The Candy Cloud Factory opened on the far end of Phillips Avenue over the summer. The franchise originally started in Mitchell, setting up shop across from the most iconic attraction in South Dakota — the Corn Palace. According to Keloland, the store in Mitchell (which is actually called Jesse’s Candy Clouds) started after the owner, Jesse, received a cotton candy machine as a gag gift and started selling cotton candy at events.
I wanted to find out what the clout was about. I dragged a Mirror staff member along with me so I wouldn’t have to face the sugar rush alone. We sauntered in at 4 p.m. on a Wednesday to rambunctious kids flying around the store, clearly not in any dire need of sugar.
The ~vibes~ of the store were off. Aside from a few colorful chairs, the room was white and very plain. The first thing I noticed upon entering was the lack of any background music commonly found in candy stores. The sounds of the rowdy children were amplified by the high ceilings and the silence of everything else. (My personal hell, honestly).
Every table is topped with a fish bowl filled with hand wipe packets — a smart idea for the sticky residue cotton candy can leave on your fingertips. I thought about sneaking a few extra packets for when I have Cheeto dust stuck on my hands.
The store offers about 18 different flavors, ranging from seasonal fall spice to other obscurities like banana, pina colada and birthday cake. For the most part, the flavors sound like Laffy Taffy flavors: sassy apple, grape, blue raspberry, cherry.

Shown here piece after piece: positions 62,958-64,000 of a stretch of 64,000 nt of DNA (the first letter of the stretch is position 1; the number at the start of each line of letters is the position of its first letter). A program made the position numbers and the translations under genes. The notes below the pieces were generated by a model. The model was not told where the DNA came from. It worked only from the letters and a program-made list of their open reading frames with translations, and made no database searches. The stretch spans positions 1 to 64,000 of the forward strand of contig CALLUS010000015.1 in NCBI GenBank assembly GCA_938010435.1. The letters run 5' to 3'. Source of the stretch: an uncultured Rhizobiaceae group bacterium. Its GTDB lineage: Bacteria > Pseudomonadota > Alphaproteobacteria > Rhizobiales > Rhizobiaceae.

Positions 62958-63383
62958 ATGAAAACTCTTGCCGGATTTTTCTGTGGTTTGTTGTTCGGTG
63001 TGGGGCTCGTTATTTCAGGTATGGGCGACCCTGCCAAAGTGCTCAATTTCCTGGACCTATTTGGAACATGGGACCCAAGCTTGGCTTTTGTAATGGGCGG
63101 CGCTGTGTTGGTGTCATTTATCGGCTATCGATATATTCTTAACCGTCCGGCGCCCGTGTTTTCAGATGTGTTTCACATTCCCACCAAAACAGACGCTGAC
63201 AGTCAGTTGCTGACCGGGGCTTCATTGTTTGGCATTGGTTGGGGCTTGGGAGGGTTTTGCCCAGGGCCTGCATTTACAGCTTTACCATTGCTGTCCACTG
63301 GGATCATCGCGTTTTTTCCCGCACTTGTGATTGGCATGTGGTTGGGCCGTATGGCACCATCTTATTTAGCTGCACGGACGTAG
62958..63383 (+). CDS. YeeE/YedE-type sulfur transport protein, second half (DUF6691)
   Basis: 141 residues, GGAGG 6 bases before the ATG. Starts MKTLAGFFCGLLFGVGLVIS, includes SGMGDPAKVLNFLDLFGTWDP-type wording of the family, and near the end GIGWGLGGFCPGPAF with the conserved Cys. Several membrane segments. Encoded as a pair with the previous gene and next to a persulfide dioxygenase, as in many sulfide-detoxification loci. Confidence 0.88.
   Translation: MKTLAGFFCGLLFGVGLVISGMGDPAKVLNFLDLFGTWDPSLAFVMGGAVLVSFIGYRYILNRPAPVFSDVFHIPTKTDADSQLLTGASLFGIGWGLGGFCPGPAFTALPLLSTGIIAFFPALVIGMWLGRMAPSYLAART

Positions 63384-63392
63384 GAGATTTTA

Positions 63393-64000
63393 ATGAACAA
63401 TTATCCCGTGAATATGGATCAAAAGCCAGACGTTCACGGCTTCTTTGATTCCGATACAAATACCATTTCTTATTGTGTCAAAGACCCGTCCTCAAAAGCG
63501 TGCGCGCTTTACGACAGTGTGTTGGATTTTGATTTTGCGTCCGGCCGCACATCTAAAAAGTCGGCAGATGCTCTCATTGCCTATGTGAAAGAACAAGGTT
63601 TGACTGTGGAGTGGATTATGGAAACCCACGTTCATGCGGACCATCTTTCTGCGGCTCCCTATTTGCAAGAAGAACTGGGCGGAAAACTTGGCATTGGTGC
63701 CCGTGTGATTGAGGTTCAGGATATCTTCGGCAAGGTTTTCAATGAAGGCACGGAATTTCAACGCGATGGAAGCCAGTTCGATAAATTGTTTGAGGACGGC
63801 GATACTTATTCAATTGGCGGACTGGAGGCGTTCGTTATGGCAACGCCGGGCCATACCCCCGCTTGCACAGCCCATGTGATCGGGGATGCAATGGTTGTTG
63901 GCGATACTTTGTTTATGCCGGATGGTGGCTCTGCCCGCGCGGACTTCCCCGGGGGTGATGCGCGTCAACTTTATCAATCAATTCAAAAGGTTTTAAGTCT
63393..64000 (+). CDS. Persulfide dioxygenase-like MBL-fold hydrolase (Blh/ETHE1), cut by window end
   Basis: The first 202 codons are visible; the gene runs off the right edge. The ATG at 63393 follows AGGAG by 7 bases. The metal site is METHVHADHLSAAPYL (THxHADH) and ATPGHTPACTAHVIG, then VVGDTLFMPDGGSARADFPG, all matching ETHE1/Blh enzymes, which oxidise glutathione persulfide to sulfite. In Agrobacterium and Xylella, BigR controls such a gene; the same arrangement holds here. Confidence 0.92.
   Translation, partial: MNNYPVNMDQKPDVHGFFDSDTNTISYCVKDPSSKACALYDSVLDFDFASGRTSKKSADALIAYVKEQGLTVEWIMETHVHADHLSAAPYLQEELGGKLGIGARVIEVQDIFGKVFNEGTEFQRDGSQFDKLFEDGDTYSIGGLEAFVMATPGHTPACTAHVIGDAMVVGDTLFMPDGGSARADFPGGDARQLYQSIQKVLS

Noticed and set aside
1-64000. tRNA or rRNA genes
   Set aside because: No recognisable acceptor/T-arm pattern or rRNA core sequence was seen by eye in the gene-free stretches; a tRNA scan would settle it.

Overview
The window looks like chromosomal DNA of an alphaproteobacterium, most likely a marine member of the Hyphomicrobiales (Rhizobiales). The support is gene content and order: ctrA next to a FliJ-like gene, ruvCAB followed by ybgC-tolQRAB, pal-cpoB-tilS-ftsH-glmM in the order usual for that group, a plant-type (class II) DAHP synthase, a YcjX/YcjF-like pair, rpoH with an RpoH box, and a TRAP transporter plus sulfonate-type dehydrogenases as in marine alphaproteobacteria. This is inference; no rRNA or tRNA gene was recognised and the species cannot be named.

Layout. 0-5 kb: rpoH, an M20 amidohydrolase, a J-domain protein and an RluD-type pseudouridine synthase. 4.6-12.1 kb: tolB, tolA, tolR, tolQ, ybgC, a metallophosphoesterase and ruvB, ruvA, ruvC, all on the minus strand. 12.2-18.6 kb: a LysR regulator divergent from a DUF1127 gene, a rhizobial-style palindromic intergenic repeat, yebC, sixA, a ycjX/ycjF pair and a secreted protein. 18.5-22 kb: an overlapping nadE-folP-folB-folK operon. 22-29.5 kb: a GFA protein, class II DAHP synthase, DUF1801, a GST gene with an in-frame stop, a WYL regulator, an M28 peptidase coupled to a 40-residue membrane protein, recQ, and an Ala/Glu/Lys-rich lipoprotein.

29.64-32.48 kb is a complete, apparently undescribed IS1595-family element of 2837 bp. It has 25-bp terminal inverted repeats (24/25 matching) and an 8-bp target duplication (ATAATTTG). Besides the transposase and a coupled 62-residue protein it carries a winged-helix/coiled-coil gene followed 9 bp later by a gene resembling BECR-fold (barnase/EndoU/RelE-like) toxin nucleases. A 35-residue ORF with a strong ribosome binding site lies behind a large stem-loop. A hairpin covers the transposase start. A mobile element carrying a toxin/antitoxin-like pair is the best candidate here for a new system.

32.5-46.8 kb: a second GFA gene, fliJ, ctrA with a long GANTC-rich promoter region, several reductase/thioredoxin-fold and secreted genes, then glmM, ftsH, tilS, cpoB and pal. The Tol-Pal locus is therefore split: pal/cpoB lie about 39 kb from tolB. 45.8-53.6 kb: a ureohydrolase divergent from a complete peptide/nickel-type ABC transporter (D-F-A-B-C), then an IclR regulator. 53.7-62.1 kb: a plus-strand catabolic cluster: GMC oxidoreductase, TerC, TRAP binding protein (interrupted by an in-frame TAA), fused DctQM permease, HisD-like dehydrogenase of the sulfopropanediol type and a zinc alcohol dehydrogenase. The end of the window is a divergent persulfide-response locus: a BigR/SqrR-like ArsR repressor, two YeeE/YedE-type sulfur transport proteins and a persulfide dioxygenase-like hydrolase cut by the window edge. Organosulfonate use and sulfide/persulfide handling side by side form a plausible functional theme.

One item on the menu caught my eye: the “magical burrito.” A behemoth of three cotton candy flavors with ice cream stuffed inside like a burrito and topped with fruity pebbles. I ordered this as my prey for the afternoon’s snack.
It took almost 25 minutes before we were served, even though there was only one family in front of us in line. Two reviews on Google mentioned that they had waited over an hour to get their cotton candy.
After a painfully long silence and the line growing behind us, the employee pulled the cotton candy out of the machine and put it on a plate, where it immediately deflated. He sighed, then told us that the cotton candy machines were broken and that we should buy one of the pre-made cotton candy bags. Otherwise, it “would take forever to make” what we had originally ordered.
Wanting to indulge in capitalism and also not leave empty-handed, I bought one of the rainbow-colored bags stuffed with six flavors of
cotton candy, each a different corresponding color.
However, I found that four of the six flavors tasted identical. I attempted to try the flavors first and then guess their flavor, but that was a fail since most of them literally tasted like — get this — cotton candy. They tasted like sugar. It was like trying to argue that the marshmallows in Lucky Charms each have a different flavor. Newsflash: The shooting star marshmallow tastes the same as the balloon shaped one.
Overall, the experience proved futile, like playing a game of Candy Land against your younger cousin who throws tantrum fits when they lose. The anticlimactic ending of eating $8 of just colored sugar wasn’t worth the long and awkward wait. You can buy cotton candy in gas stations for more ease and a cheaper price tag and, in my opinion, the flavor would be on par.
If you’re looking for a sugar fix downtown, I’d rather recommend a French pastry from CH Patisserie, an alcohol-inspired cupcake from Intoxibakes, a slice of cake from Queen City Bakery or a good old-fashioned milkshake from Phillips Avenue Diner. The Candy Cloud Factory is far removed from the bustle of downtown and isolated on the ground floor of an apartment complex. It is better suited for a niche environment, like their Mitchell location across from the Corn Palace.